Changes in cardiovascular (CV) health over time may affect risk for type 2 diabetes (T2D) and impaired fasting glucose (IFG), according to study results published in Diabetes Care. The risk for T2D was significantly lower in patients who improved their CV health from low to moderate or high compared with patients whose CV health remained low over time.

A tool provided by the American Heart Association (AHA) for primordial prevention of CV disease (CVD) risk factors assesses CV health and considers diet, smoking, physical activity, body mass index, blood pressure, blood glucose, and cholesterol levels. The goal of this study was to quantify the association between changes in CV health, as well as baseline and time-dependent CV health, with incident T2D and IFG.

The researchers used data from the Whitehall II Study, an ongoing prospective cohort study involving patients recruited from the British Civil Service, and examined CV health every 5 years from baseline to 2016. Patients’ CV health was categorized as poor (0-2 CV health metrics), moderate (3-4 CV health metrics), or high (5-6 CV health metrics) according to AHA criteria.

For the T2D analysis, the study cohort included 6234 individuals (mean age, 49.8±6.0 years at baseline; 70% men) without CVD and T2D. For the IFG analysis, the researchers excluded an additional 1516 patients with IFG, leaving 5015 individuals (mean age, 49.6±6.0 years at baseline; 67% men) in the sample.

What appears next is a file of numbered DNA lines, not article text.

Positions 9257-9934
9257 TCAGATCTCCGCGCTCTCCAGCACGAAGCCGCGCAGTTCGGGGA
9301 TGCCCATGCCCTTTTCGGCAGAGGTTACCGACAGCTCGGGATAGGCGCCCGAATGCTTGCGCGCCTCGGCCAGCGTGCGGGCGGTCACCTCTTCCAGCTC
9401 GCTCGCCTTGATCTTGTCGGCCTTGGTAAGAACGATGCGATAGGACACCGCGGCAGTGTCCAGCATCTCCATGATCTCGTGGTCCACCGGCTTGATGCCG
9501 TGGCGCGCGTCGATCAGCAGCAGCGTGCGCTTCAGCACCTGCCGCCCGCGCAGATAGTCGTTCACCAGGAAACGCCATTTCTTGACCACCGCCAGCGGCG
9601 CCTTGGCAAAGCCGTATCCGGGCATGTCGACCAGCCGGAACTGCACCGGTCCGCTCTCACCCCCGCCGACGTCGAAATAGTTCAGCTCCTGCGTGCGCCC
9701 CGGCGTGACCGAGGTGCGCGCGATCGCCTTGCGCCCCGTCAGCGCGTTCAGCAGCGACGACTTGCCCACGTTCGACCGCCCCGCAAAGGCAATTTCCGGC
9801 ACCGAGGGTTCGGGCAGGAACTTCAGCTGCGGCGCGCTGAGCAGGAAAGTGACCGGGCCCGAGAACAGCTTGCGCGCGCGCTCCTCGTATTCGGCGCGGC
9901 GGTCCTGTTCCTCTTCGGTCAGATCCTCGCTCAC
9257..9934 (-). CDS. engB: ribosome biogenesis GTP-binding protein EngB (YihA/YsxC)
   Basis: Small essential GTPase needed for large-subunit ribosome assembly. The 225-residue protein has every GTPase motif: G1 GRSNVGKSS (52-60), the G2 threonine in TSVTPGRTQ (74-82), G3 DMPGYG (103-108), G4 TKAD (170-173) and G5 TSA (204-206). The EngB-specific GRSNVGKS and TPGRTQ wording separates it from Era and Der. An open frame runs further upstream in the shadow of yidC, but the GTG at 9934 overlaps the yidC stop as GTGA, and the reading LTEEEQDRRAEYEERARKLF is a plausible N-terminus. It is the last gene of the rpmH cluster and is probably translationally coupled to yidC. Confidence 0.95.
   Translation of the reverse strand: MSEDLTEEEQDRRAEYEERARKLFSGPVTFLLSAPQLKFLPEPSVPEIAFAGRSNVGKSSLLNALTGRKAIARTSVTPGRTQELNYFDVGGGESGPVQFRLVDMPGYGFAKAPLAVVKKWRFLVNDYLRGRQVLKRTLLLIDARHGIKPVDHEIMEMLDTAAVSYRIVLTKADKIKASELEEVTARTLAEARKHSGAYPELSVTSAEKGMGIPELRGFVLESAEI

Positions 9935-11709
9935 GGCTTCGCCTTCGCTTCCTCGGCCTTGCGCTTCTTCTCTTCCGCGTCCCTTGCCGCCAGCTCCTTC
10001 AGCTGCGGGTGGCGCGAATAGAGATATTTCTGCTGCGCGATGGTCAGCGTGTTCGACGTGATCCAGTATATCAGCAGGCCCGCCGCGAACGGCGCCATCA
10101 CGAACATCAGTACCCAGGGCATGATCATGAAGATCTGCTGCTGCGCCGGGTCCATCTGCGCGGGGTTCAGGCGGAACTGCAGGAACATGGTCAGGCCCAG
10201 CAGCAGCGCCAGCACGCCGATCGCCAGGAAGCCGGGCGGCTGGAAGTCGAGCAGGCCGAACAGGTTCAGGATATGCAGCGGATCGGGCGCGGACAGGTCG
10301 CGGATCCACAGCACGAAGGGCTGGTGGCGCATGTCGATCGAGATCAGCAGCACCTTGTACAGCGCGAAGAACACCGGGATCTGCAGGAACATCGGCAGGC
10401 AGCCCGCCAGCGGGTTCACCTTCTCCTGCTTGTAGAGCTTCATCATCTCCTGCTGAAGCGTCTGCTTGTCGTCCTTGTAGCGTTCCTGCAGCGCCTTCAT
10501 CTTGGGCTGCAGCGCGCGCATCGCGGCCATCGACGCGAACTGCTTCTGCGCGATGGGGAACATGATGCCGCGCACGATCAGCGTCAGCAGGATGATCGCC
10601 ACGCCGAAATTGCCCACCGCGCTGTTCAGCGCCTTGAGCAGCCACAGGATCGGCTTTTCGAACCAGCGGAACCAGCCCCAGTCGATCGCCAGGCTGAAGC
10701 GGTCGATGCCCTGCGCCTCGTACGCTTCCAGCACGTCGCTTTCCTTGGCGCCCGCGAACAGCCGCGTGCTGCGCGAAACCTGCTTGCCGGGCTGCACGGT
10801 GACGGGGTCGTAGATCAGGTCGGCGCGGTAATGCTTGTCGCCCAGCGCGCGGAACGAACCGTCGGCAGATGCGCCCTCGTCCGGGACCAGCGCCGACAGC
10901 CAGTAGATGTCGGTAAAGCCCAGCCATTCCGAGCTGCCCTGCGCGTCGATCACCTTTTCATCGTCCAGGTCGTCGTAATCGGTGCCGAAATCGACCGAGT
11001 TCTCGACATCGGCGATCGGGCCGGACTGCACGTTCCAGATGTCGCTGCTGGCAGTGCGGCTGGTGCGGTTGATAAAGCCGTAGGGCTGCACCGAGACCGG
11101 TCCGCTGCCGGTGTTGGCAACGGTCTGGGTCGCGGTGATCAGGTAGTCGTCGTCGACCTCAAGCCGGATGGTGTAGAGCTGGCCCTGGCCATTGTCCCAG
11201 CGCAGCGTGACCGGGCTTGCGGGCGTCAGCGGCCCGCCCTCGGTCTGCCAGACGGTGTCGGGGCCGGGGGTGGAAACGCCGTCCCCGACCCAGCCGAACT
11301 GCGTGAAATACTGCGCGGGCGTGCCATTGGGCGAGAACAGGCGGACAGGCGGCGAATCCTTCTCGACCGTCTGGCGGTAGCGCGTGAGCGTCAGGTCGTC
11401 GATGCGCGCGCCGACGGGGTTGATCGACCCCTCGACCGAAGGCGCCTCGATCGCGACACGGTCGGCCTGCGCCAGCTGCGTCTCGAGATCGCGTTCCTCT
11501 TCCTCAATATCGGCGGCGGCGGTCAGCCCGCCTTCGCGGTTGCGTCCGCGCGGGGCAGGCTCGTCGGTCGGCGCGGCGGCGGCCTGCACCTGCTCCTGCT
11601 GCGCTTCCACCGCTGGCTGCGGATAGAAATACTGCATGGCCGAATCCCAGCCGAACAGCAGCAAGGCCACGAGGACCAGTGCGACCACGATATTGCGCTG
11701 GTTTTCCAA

After a median follow-up of approximately 25 years starting from baseline in 1991/1993, there were 895 incident cases of T2D (overall incidence rate, 6.38 per 1000 person-years) and 1703 incident cases of IFG (overall incidence rate, 18.45 per 1000 person-years).

Change in CV health was examined between 1991/1993 and 2002/2004 in 4464 patients with complete data who did not develop T2D or CVD during that period. Of these patients, 35.8% remained at low CV health, 13.2% improved from low to moderate/high CV health, 16.3% worsened from moderate to low CV health, 31.3% remained at moderate or improved from moderate to high CV health, and 3.4% had initially high CV health.

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After a median follow-up of 13.5 years after the 2002/2004 assessment, 425 patients were found to have T2D. Compared with patients with stable low CV health, the risk for T2D was significantly lower in patients with initially high CV health (hazard ratio [HR], 0.21; 95% CI, 0.09-0.51), patients who had persistently moderate CV health or changed from moderate to high (HR, 0.53; 95% CI, 0.41-0.69), low to moderate/high (HR, 0.62; 95% CI, 0.45-0.86), or moderate to low CV health (HR, 0.74; 95% CI, 0.56-0.98).

After a median follow-up of 13.4 years after the 2002/2004 assessment, 498 patients were found to have IFG. The multivariable HRs for IFG by pattern of change in CV health indicated similar trends to those for T2D, but lower in magnitude.

The researchers noted several study limitations, including the observational design, missing data regarding the date of diagnosis of T2D or IFG, a study population limited to middle-age white individuals, and the relatively small sample size of some of the CV health groups.

“In this study, baseline, time-varying, and change in [CV health] were associated with the risk of T2D and IFG. These findings support the promotion of, and adherence to, moderate to high [CV health] for the prevention of T2D and IFG”, concluded the researchers.

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Reference

Climie RE, van Sloten TT, Périer MC, et al. Change in cardiovascular health and incident type 2 diabetes and impaired fasting glucose: the Whitehall II Study [published online August 15, 2019]. Diabetes Care. doi:10.2337/dc19-0379/-/DC1